Niger: Celebrating Global Handwashing Day in the Heartland
Saran Maradi, Niger, 15 October 2008 – The school of Saran Maradi (600 km east of Niamey) had probably never hosted such a crowd.
More than 500 people, among them children, Government and regional officials, highly respected traditional chiefs of Gobir and Katsina provinces, and many anonymous villagers attended the launching ceremony of the first international handwashing day, enjoying some two-hour community conversation and entertainment on this simple live-saving hygiene rule.
For this first worldwide handwashing celebration, UNICEF Niger and its Government partners have chosen to take the event to the heartland, where hygiene and sanitation behaviour change is crucial. Moreover the choice of Saran Maradi’s primary school is by itself a symbol.
Here, there are exceptionally more young girls than boys attending classes. In a country where only one in two girls goes to school, children, especially girls, will be the change agents promoting live-saving practices like handwashing that could have overtime cascading good impacts in their community. Children also elected a school government. Here a gender balanced team including a prime minister, a minister for young girls schooling promotion and a minister of hygiene and sanitation, are to be found, among other positions. The body is designed to encourage grass roots initiatives and positive behaviours such as handwashing with soap.
During the ceremony, young girls and boys from Saran Maradi’s primary school performed handwashing. They used many of the basic “edu-tainment” tools available to get the public attention nationwide. Indeed, in front of TV crews, several radio channels and popular local newspapers, they first made a salesman type demonstration of the eight steps for proper handwashing with soap. They then sang a song dedicated to cleaned hands and its benefits against diseases, and acted to the point of making the audience guffaw on the issue of handwashing by featuring two households with opposed hygiene standards.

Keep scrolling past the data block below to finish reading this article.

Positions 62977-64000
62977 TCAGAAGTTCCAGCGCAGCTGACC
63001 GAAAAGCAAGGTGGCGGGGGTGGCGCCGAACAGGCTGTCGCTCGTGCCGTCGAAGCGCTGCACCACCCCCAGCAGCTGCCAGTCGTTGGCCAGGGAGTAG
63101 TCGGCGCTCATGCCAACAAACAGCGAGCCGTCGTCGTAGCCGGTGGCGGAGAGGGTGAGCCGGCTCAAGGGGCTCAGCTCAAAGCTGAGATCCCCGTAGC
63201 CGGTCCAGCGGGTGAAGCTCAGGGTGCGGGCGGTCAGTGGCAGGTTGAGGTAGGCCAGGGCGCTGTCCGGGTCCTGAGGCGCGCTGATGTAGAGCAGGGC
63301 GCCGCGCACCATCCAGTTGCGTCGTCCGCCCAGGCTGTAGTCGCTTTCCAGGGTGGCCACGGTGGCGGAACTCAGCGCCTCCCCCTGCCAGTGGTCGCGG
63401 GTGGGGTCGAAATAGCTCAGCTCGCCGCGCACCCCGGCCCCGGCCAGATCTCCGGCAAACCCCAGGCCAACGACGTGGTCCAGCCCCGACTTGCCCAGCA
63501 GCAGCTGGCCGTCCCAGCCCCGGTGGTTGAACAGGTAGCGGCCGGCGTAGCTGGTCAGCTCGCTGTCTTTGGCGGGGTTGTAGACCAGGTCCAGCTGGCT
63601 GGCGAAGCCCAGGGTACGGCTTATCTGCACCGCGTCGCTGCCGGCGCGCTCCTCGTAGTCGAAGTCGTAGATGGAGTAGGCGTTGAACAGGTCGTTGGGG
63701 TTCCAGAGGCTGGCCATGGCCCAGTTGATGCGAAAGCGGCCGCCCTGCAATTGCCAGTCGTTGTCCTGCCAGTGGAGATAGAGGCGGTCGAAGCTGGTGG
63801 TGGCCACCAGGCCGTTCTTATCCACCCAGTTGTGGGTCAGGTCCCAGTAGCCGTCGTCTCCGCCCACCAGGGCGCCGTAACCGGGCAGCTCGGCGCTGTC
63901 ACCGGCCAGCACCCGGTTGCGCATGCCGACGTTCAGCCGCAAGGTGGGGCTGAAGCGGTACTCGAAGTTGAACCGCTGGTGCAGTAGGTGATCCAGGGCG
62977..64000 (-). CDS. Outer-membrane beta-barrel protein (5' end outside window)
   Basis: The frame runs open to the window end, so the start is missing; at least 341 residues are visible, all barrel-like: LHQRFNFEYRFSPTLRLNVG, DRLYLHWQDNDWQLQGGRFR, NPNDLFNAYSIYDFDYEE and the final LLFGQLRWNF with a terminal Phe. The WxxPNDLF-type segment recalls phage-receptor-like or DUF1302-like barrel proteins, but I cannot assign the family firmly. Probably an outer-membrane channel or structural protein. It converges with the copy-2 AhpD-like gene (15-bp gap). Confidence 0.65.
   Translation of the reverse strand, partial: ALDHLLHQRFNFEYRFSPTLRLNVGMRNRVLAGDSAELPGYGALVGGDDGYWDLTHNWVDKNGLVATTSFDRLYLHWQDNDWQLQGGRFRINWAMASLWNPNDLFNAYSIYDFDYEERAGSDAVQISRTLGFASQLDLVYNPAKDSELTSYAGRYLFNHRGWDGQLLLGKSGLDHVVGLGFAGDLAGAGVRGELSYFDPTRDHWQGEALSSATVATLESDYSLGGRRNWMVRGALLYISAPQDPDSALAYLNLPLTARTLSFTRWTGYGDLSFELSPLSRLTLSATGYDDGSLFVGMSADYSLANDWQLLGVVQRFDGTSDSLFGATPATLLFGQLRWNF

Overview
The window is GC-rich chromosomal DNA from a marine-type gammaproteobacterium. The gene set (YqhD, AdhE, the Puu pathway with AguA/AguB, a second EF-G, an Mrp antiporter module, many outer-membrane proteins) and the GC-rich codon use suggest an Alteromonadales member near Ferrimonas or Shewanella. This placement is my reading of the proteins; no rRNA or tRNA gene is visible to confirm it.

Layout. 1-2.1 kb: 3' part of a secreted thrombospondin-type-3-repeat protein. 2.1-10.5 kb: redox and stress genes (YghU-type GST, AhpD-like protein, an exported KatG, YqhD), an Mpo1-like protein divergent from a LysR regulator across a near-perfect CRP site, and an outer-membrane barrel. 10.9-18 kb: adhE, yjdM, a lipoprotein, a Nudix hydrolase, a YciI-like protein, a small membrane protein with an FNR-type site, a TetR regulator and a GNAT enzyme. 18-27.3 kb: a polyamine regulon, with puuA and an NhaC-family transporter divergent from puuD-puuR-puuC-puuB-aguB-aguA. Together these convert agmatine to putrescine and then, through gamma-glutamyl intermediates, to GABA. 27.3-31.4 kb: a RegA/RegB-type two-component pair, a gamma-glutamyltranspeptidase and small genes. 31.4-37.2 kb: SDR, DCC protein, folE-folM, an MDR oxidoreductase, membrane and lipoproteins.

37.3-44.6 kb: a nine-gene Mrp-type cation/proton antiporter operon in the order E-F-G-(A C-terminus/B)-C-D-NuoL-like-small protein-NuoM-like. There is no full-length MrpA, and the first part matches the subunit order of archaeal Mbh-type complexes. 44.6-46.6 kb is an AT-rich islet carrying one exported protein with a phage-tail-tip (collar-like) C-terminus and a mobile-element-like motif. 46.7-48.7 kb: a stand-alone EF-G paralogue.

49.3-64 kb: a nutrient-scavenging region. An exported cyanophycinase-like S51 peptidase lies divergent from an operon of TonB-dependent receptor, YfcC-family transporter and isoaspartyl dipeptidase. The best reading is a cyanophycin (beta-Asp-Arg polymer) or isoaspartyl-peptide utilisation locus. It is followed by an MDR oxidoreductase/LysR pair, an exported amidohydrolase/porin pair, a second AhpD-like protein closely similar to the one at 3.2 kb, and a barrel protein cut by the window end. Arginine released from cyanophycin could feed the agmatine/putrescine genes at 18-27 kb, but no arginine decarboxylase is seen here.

In this launching ceremony UNICEF teamed up with its conventional Government partners of public health, education and water departments, also with the World Health Organization, and the private company UNILEVER. The goal is to involve in the campaign as many partners as possible.
For UNICEF’s Representative in Niger Mr. Akhil Iyer, handwashing with soap is a cost-effective way to dramatically cut back under-five high death rates related to diarrhoea and respiratory illnesses, and attributable to hygiene deficit. To get to this, it is essential, said Mr. Iyer, to work with children who are more opened to behavior change.
The political support for handwashing is very promising, given that the Minister of Homeland Management and Community Development, Ms. Saadé Souley along with the Ministry of Water Management, Mr. Tassiou Aminou, made the trip to the village of Saran Maradi. The later put the emphasis on “the need to put water and sanitation at the heart of the advocacy campaign, if the country wants to reach on time the public health aspects of the Millennium Development Goals”, in his inaugural speech of this handwashing day.
In the end, Saran Maradi’s children invited the minister of Water Management to practice handwashing with soap, taking advantage of the media presence. Mr. Aminou brilliantly passed the test of proper handwashing.
In a span of two hours, this remote village may have been the starting point, in Niger, of the rolling back of two of the deadliest diseases hitting hard the under five. By promoting handwashing, the single most cost-effective sanitary intervention, diarrhea and respiratory infections can be reduced to a harmless level.
by Seydou Amadou Oumarou